The ABC’s of AML: Glossary of compliance terms

Compliance glossary

If you’re at an early-stage fintech company with a leadership team that doesn’t have a regulatory background, wrapping your head around requirements can be one of the biggest and most important challenges you first face. The financial services industry — and the tight regulations that come along with it — are new territory but, with the threat of fraud and significant fines for not complying with AML regulations, it’s something you’ll need to learn quickly.

You may not know your KYB from your KBA just yet, but don’t worry; we have your back. Here’s Alloy’s cheat sheet to common terms you’ll hear when focusing on AML compliance:

Adverse action notice
The notice you are obligated to provide to someone if you deny their application based on their credit information

Adverse media / Negative news
Information gleaned from public and private sources that may include information about the professional reputation of the applicant, allegations of criminal activity, and other types of negative press

This refers to the results of boolean statements in the workflows that can be used to drive subsequent actions in the workflow or as containers of business logic that the evaluation triggered (commonly used to indicate which rules got triggered)

Anti-money laundering (AML)
The concept that refers to the laws or practices to prevent or identify individuals performing money-laundering activities

AML Compliance Officer
Individual responsible for the creation and maintenance of an AML compliance program

Anti-Money Laundering Act of 2020 (AMLA)
Legislation passed by Congress with sweeping legislative changes to the Bank Secrecy Act (BSA)

Alternative remittance system (ARS)
Services typically operating outside the regulated financial spaces responsible for moving money from one geographical location to another

Application Programming Interface (API)
Any mechanism that allows computer systems to talk to each other. Alloy, for example, has an "evaluation" API, which third-party engineers can make requests to

An investigation by a third party to ensure a financial institution is abiding by AML/compliance laws

Bank Secrecy Act (BSA)
The main U.S. anti-money laundering regulatory act (Title 31, U.S. Code Sections 5311- 5355) that was enacted in 1970 and set standards for money laundering reporting and record-keeping for financial institutions

Batch processing
The processing of account activity data in groups, rather than individually in real-time

The party that is on the receiving end of a transaction, who is ultimately benefiting from the transaction

Beneficial ownership
The person or persons who ultimately own a legal entity or arrangement

Cash-intensive business
Any business which primarily deals in physical cash when performing transactions, such as coin-operated machines

Check kiting
A form of check fraud that takes advantage of the float to use the non-existing funds in a bank account

The Controller, also known as a Principal, is defined as an individual or individuals with significant responsibility to control, manage or direct a legal entity or account. Controllers may include a director, corporate officer, or trustee

The party that is on the sending side of a transaction, which could be the customer or a merchant depending on the flow of funds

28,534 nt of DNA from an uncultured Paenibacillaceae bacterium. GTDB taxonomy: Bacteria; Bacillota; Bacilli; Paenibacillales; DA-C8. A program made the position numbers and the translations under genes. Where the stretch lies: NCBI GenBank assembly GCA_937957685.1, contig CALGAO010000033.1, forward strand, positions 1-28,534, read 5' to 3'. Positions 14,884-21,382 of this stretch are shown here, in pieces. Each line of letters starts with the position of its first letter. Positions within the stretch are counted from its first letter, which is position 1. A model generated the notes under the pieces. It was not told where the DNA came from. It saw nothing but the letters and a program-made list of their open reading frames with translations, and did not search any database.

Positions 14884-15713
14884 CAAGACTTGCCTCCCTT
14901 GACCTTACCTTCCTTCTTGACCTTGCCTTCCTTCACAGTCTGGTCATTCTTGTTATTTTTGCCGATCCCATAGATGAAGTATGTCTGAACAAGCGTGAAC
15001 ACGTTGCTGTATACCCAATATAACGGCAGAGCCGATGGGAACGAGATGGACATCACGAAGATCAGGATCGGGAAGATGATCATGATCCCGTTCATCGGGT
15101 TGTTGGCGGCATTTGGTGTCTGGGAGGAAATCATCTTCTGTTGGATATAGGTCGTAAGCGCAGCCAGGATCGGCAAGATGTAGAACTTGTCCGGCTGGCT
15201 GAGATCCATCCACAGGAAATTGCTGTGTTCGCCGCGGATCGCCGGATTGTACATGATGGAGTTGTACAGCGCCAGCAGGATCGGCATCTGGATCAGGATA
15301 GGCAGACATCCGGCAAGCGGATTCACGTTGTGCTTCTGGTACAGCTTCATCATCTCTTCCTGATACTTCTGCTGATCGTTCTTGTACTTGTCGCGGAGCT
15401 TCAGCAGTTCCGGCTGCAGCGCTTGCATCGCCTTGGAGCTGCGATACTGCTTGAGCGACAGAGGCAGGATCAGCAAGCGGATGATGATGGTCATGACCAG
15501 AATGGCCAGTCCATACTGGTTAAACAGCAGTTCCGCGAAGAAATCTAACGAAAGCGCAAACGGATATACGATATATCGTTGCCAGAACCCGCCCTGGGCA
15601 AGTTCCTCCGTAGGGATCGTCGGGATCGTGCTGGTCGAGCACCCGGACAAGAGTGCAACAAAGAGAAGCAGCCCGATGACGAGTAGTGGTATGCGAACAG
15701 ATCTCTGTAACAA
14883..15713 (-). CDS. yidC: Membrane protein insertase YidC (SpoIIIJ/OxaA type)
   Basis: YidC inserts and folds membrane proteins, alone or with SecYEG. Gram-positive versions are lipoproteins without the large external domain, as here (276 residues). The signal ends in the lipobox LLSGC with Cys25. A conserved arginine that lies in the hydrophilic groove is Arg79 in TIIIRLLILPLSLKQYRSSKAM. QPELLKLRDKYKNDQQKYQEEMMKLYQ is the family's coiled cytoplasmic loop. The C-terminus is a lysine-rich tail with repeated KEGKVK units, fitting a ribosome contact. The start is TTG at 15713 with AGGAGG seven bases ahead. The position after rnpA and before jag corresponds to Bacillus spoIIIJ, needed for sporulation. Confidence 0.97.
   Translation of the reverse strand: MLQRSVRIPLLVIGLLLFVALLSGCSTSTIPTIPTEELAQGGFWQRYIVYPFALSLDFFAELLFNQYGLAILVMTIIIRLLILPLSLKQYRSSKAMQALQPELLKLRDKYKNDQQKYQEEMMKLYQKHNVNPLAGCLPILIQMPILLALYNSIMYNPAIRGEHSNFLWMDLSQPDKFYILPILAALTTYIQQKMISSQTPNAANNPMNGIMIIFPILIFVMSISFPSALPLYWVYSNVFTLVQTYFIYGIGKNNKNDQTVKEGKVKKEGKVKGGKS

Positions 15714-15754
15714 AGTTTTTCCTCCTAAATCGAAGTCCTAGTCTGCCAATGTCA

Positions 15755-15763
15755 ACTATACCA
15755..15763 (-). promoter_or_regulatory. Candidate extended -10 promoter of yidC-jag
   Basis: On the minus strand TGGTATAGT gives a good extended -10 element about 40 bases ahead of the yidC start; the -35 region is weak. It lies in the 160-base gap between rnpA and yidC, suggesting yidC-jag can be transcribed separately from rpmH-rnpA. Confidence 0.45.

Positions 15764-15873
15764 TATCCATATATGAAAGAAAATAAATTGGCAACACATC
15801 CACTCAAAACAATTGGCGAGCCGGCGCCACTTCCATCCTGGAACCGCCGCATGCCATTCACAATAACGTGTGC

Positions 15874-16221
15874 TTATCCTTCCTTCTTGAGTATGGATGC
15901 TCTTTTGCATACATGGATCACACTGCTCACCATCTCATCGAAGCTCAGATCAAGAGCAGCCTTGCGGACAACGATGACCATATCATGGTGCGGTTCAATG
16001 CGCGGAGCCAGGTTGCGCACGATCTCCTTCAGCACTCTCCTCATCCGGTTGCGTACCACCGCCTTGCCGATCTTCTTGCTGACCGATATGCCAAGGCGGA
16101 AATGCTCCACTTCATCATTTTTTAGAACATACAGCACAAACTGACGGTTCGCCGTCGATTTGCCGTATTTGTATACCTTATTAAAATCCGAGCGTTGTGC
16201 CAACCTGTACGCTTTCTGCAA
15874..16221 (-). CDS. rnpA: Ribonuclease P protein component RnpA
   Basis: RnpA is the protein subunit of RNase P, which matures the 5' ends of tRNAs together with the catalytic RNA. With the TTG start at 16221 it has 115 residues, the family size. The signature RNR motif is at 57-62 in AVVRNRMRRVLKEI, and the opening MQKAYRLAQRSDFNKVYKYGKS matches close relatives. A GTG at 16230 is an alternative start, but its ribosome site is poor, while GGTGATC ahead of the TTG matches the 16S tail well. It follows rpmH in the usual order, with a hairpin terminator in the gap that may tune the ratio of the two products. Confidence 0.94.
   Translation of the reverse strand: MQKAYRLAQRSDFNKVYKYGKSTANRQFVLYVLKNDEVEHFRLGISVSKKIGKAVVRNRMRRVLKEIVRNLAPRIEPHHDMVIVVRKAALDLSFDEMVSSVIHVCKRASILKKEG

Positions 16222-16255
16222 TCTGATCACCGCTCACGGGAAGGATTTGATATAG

Counter-terrorism financing (CTF)
Set of government laws and regulations seeking to prevent funding of activities that the government designates as terrorists

Currency transaction report (CTR)
A report that all FIs are required to file with FinCEN for any transaction that exceeds $10,000

Currency smuggling
The illegal movement of large quantities of cash across geographical borders

Customer Due Diligence (CDD)
The processes designed to perform the necessary checks on any customer to ensure the legitimacy and understand risks associated with retaining the customer

Customer Identification Document (CID)
Documentation confirming an applicant's identity (i.e., U.S. passport, driver’s license, U.S. government-issued I.D.)

Customer Identification Program (CIP)
A United States requirement where financial institutions need to verify the identity of individuals wishing to conduct financial transactions with them. CIP is more generally known as KYC. The CIP must be incorporated into the bank's AML compliance program

The removal of a target from a sanctions list after the appropriate sanctions have been lifted

Denied persons list (DPL)
A list of individuals and organizations whose export privileges have been restricted by the Department of Commerce

The misuse of funds placed in an individual’s trust or that belong to their employer

Enhanced Due Diligence (EDD)
A process that calls for additional measures above CDD aimed at identifying and mitigating the risk posed by higher risk customers

Financial Action Task Force-Style Regional Body (FRSB)
Chartered by a group of nations to form an affiliated global network in combating money laundering and terrorist financing

Foreign Bank and Financial Accounts Report (FBAR)
FinCEN form 114 that must be filed if the individual’s foreign financial accounts’ values exceed $10,000

The process of performing due diligence in response to an alert raised for a customer by obtaining, evaluating, and storing any information, docs, or other research; this may also lead to escalation for enhanced due diligence (EDD)

Identity verification (IDV)
Mechanism to ensure that the customers a business is interacting with are who they say they are

Informal value transfer system (IVTS)